Left to Right - Neil Thomas (Toolroom Trainer) Paul Lawton (Toolroom Team Leader) Anthony Wright (Toolroom Manager) and George Jones (Toolroom Apprentice)

Tile manufacturer Johnson Tiles has marked National Apprenticeship Week (4th-8th March) by calling for the next generation of manufacturing and engineering apprentices, to support the longevity of its industry.

Having been at the forefront of tile manufacturing for over 100 years, Stoke-on-Trent-based Johnson Tiles requires highly-skilled employees to ensure the smooth, day-to-day running of its operations.

Over the last 30 years, the company’s apprenticeship scheme has offered training and development to staff of all ages.

Melanie Jones, Head of HR at Johnson Tiles, explained: “When we set up the apprenticeship scheme 30 years ago, it was in response to an impending skills shortage. This, paired with an ageing workforce, meant that there needed to be an overlap in knowledge sharing with the next generation of employees – and this is still very much the case today.#

“The main challenge is finding candidates that want a hands-on role rather than going down a traditional education route. In our experience, once apprentices have been recruited, they tend to stay for a very long time.”

Nowhere is this more evident than Johnson Tiles’ Toolroom, which is entirely run by apprentices, past and present.

Its manager, Anthony Wright, 46, has been at the company for 30 years, after undertaking an apprenticeship straight from school.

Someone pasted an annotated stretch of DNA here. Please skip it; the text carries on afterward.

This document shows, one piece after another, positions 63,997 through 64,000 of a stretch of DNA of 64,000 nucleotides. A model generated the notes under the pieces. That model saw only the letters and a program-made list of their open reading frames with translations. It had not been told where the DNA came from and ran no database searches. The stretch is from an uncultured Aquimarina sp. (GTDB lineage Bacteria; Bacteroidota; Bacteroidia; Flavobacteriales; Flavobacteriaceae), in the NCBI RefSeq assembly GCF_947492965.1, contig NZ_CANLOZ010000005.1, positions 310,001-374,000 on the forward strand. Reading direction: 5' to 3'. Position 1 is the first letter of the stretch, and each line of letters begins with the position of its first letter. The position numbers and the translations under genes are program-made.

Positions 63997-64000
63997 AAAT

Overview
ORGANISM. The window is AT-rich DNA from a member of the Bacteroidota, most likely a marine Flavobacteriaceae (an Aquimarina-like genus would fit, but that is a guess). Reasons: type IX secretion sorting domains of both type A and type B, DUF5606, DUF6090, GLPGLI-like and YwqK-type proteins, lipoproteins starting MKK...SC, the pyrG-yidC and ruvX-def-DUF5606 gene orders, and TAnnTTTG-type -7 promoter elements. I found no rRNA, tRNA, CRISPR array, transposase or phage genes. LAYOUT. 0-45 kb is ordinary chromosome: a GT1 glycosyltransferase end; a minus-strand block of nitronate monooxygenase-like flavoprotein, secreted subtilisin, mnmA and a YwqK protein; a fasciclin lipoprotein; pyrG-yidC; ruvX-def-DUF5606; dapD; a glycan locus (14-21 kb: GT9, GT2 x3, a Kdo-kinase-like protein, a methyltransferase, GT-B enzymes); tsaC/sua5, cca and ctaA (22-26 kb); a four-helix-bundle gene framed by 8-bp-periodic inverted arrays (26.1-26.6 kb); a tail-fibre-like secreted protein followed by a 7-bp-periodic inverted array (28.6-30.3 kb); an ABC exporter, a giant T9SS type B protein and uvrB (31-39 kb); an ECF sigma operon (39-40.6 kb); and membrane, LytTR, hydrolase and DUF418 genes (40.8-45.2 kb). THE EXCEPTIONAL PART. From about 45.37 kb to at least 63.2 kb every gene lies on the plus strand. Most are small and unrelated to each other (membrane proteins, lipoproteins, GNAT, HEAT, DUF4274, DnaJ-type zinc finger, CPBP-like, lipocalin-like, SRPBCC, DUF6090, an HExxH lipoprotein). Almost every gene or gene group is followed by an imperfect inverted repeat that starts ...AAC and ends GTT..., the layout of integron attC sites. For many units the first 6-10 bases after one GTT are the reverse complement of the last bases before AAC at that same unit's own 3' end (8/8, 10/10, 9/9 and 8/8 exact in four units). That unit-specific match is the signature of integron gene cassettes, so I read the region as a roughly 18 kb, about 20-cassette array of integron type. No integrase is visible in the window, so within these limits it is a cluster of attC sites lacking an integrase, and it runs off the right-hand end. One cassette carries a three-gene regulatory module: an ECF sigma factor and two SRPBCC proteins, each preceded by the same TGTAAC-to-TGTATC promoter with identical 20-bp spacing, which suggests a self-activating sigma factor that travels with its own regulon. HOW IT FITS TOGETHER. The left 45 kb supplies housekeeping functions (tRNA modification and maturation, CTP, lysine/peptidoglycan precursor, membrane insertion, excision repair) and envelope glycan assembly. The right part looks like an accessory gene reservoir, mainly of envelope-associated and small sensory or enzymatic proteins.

Commenting on the apprenticeship scheme, Anthony said: “The good thing about the Toolroom is that no two days are the same. It’s a skilled job, and there’s no better way to develop those skills than by actually doing them.

“We’re currently experiencing a skills shortage in the manufacturing industry, and I believe the government needs to put more funding into encouraging apprenticeships. We’ve seen some fantastic candidates recently, but could certainly do with more.”

As well as taking on new apprentices, Johnson Tiles provides ongoing training to its entire workforce. Starting from level 2, employees can work towards achieving a level 6 or 7 – equivalent to a degree qualification.

Stephen Dixon, Managing Director at Johnson Tiles, said: “Our aim is to train people to the skill level required for their job, before branching out to cross-train beyond their department to provide a rounded understanding of the business as a whole. Apprenticeships and upskilling existing employees is an excellent way of achieving this.

“Recruiting young people to work in the industrial ceramics sector is a challenge, but we’ve got some excellent candidates at the moment and initiatives such as National Apprenticeship Week are a fantastic support in fuelling applications.”


Twitter feed

Visit our other websites